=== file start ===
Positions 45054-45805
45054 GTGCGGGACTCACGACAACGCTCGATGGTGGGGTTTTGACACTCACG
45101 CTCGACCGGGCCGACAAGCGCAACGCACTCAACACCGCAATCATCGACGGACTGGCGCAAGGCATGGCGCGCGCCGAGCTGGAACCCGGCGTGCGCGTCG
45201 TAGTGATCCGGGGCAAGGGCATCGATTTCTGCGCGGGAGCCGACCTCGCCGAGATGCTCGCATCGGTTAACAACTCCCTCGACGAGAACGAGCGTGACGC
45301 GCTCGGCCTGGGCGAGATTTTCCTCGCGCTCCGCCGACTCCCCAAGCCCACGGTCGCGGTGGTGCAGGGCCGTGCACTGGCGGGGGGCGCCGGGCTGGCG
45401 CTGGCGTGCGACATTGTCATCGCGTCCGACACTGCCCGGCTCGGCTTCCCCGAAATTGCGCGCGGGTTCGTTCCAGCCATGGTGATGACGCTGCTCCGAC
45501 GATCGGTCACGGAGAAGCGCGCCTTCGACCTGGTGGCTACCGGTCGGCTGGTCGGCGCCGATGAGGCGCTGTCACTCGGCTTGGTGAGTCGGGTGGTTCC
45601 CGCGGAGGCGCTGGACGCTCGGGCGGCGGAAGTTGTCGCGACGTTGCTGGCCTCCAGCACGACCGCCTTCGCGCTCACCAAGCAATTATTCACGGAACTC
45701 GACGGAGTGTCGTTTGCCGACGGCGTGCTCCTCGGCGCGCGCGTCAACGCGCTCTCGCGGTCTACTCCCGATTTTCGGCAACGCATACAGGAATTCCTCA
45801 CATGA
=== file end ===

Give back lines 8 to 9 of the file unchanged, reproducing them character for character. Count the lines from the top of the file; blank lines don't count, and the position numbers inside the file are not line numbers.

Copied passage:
45601 CGCGGAGGCGCTGGACGCTCGGGCGGCGGAAGTTGTCGCGACGTTGCTGGCCTCCAGCACGACCGCCTTCGCGCTCACCAAGCAATTATTCACGGAACTC
45701 GACGGAGTGTCGTTTGCCGACGGCGTGCTCCTCGGCGCGCGCGTCAACGCGCTCTCGCGGTCTACTCCCGATTTTCGGCAACGCATACAGGAATTCCTCA